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Irish Emigration

From the early eighteen century to very recent times emigration has been a distinctive feature of Irish life. Even before the Great Famine which began in 1845, Ireland was known for its exceptional outflow of people. While emigration from Ireland peaked in the early 1850s it has persisted with only brief remissions until the 1980s.  Most Irish emigration has been directed towards America. It is estimated that well over 6 million Irish people migrated to America since 1820.

In October 1845 a serious blight began among the Irish potatoes, ruining about three-quarters of the country's crop. This was a disaster as over four million people in Ireland depended on the potato as their chief food. The blight returned in 1846 and over the next year an estimated 350,000 people died of starvation and an outbreak of typhus that ravaged a weaken population. The figures for this period show a dramatic increase in Irish people arriving in the United States. By the end of 1854 nearly two million people - about a quarter of the population - had emigrated to the United States in ten years. 

Trying to save some potatoes during the famine.

The figures below give some indication of the scale of the phenomenon :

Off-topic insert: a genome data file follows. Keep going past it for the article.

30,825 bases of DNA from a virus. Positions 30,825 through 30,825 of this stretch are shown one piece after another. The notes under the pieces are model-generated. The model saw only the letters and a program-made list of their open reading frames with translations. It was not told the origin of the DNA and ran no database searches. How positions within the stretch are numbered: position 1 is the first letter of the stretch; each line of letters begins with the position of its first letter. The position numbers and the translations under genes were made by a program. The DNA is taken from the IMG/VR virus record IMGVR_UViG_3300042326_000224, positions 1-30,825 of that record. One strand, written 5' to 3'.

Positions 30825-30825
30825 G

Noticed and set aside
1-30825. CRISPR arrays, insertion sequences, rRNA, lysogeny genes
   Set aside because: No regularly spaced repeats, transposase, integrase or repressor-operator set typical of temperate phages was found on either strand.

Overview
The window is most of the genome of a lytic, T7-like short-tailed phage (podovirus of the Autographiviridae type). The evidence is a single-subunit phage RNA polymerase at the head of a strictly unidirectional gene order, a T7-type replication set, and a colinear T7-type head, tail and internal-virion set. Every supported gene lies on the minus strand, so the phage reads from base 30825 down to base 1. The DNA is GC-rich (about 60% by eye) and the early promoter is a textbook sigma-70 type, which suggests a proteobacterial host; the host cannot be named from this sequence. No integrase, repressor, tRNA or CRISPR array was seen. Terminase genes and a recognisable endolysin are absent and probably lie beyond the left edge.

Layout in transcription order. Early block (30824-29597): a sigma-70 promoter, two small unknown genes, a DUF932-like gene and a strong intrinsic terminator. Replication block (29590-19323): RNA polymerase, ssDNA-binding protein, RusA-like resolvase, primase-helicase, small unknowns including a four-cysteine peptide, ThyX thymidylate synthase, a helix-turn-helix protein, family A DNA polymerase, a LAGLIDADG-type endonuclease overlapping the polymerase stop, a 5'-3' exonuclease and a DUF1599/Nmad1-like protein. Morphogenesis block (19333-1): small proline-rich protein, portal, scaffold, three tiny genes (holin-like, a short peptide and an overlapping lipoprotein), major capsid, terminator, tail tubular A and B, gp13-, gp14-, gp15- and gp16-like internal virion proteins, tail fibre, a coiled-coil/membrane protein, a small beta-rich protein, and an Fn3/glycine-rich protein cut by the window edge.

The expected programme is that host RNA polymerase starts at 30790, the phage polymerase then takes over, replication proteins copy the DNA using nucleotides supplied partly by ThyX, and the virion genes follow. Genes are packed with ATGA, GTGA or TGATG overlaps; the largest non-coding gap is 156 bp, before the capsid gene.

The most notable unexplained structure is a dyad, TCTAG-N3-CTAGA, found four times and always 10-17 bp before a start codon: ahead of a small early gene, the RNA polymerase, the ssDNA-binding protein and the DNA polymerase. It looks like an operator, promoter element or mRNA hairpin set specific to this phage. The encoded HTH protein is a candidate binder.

1 million   1815 –1845
2 million  1846 – 1855
3.5 million 1856-1921      

It is estimated that between 1851 and 1860, 81% (990,000) of all emigrants to America were Irish.

A distinguishing feature of Irish emigration was the large number of females, often young single women, who emigrated to America. Between 1856 and 1921 half all Irish emigrants were young women. For example, between 1876 and 1885 the female /male emigration ratio from County Mayo by way of Irish ports to the USA was 120:100 and in the years 1886 to 1905 it reached a peak of 175:100. 
Source; Fitzpatrick, David, “The Modernization of the Irish Female”, in P O’ Flanagan, P Ferguson and K. Whelan (eds.) Rural Ireland 1600-1900:  modernisation and change, (Cork, Cork University Press, 1987)

In Ireland emigration  has always been viewed as involuntary exile, something that was forced on people rather than chosen. The Irish word deorai means exile and this view of emigration as loss is also seen in the phenomenon of the "American wake" which linked emigration to death.  Another characteristic of Irish emigration is that very few emigrants ever returned to Ireland.  Today one sixth of US citizens (43 million) identify their national background as Irish. 

For further information on Irish emigration visit the website of the Centre for Migration Studies at the Ulster-American Folk Park 

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